Biodiversity Graduate Student Research Enhancement Grant Awardee
Department of Zoology and Physiology
Graduate Advisor: Dr. Anna Chalfoun
We will evaluate the mechanisms underlying variation in movements and demography by irruptive, facultative-migrant species using the Great Gray Owl (Strix nebulosa) as a model system. Specifically, we will evaluate how variation in prey abundance and climatic conditions influence the seasonal movements, habitat selection, productivity, and survival of this understudied forest raptor. Our research can lead to improved understanding and management of species that either rely on or must respond to variable resources and environmental conditions, which are becoming more extreme with changing climate. Moreover, the implications of this work transcend our focal species, as changes in the movements and demography of one species can result in a cascade of effects across trophic levels and ecological interactions.
Irruptive, facultative migrant species tend to exhibit low site-fidelity, erratic movement patterns, and high variation in annual demographic rates as they track pulsed, unpredictable resources across space and time (Robillard 2016; Therrien 2014; Newton 2012, 2006). However, different populations within a species can vary in the extent to which they exhibit irruptive, facultative behavior, and the contexts under which it occurs as well as its implications are relatively unstudied (Newton 2012). In general, research on avian facultative migrants is limited, often focusing solely on extreme, irruptive events, during which large numbers of individuals migrate beyond their normal range in response to shifts in resources or environmental conditions (Curk 2018, Robillard 2016, Graves 2012, Newton 2006). A major hurdle to understanding irruptive, facultative behavior is the difficulty of conducting long-term studies that simultaneously track individuals, key resource availability and demographic rates over large spatial areas. For similar reasons, management of these species and their associated communities is inherently challenging, requiring long-term monitoring to identify population-level trends versus annual shifts in productivity, survival, or movements. However, multi-year evaluations of irruptive, facultative species are essential for understanding population stability and community dynamics. As shifts in resource availability influence the demography and behavior of certain species, the subsequent effects on trophic cascades can lead to community-level impacts that reverberate through entire ecosystems (Clotfelter et al. 2007). Likewise, this research is particularly critical in light of changing climatic regimes that can influence selective pressures such as food availability and physiological constraints. As examples of pulsed or variable resources exist across virtually all ecosystems (Yang et al. 2008) and changing climate can impact even traditionally stable communities, this work can improve understanding of how ecological systems may respond to less predictable resources in the future. The Great Gray Owl is an ideal study species for addressing these research needs for several reasons. This iconic forest raptor is a species of conservation concern throughout much of its range, its habitat associations and movement patterns are poorly understood, and demographic studies on this species are rare. In our study area in northwestern Wyoming, the Great Gray Owl is a state-sensitive species that exhibits extreme variation in annual productivity, seasonal movement patterns, and winter range. The Great Gray Owl has a unique foraging method that may make it sensitive to changing climate. In the winter, it hunts for small mammals below the snow, penetrating as far as two feet to capture prey. Because Wyoming nears the southern extent of this species’ range, our study population may be especially susceptible to varying climatic conditions. Finally, the Great Gray Owl’s role as an apex predator means that mechanisms that influence its behavior and demography most likely impact lower trophic levels as well. Importantly, ecosystem-level conservation strategies are often based on the ecology of apex predators such as raptors, as these management plans can provide broader benefits to biodiversity compared to ones based on lower trophic levels (Sergio et al. 2006).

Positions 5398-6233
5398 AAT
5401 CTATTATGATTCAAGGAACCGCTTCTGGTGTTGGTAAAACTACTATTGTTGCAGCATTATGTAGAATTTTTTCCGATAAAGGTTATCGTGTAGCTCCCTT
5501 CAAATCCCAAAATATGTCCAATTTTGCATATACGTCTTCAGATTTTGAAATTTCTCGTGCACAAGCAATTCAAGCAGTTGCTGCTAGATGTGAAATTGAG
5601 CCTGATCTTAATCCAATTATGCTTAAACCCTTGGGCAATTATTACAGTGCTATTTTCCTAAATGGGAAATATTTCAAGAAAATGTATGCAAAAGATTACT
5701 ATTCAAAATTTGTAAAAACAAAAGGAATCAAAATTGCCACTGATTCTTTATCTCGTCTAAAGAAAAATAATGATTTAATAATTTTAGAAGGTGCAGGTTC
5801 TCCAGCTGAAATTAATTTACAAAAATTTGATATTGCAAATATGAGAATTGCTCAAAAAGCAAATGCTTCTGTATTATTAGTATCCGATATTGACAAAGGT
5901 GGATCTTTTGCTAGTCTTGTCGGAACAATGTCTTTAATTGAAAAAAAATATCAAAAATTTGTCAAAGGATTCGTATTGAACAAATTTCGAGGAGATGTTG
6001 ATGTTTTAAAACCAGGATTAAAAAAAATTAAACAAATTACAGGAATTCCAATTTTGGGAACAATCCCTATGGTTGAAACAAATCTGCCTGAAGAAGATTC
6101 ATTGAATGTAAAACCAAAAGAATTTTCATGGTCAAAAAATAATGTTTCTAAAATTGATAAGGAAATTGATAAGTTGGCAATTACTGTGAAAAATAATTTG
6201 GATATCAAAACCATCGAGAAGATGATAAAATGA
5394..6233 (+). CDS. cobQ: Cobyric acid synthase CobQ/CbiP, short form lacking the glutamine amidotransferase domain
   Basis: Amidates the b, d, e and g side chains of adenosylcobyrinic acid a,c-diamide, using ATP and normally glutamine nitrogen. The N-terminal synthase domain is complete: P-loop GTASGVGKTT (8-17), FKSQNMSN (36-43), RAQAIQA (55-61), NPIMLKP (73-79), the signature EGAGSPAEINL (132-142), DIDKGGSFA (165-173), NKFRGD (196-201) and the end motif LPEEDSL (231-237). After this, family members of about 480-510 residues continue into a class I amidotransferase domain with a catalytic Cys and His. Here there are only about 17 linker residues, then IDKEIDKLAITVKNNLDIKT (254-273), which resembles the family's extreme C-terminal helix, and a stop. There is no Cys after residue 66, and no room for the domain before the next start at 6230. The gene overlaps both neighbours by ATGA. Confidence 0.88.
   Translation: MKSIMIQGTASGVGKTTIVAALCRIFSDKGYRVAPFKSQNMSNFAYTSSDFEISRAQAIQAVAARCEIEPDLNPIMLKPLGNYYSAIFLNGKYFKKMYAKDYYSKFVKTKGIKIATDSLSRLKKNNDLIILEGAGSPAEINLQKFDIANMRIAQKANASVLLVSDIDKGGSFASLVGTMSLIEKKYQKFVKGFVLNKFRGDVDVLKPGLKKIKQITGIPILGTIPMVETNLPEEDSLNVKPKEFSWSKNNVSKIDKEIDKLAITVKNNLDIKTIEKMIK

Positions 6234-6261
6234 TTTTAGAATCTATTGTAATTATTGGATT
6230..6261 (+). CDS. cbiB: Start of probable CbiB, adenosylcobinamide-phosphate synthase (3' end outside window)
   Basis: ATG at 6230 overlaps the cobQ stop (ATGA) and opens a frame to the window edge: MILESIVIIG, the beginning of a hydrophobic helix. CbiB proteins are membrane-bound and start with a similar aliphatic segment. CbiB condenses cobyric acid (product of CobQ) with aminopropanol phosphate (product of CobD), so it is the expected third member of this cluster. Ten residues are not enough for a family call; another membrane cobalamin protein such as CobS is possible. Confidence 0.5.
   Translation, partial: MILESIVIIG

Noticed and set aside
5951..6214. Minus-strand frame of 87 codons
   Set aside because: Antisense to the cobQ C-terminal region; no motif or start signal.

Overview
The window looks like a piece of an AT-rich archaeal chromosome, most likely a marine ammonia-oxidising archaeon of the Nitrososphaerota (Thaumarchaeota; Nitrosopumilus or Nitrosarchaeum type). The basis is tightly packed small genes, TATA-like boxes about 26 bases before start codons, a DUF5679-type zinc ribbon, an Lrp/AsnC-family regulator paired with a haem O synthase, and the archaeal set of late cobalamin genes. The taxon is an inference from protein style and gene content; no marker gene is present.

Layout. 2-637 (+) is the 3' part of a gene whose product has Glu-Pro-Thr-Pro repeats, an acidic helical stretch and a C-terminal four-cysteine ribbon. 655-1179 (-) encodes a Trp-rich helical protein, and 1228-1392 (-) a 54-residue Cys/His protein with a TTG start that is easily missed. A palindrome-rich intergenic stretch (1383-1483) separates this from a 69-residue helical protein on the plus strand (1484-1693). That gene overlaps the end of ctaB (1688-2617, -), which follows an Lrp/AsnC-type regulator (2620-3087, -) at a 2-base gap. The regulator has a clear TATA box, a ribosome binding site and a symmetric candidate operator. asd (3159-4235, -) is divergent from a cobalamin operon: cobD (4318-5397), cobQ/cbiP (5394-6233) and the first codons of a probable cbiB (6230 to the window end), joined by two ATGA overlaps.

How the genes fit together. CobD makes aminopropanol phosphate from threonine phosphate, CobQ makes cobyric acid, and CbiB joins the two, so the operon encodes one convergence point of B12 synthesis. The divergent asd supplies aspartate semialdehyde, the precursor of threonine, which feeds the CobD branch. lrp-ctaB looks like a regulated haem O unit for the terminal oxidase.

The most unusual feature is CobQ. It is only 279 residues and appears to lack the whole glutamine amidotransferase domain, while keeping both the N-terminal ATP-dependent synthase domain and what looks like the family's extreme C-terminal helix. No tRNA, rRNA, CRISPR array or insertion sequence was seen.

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Examining the wing of a great gray owl.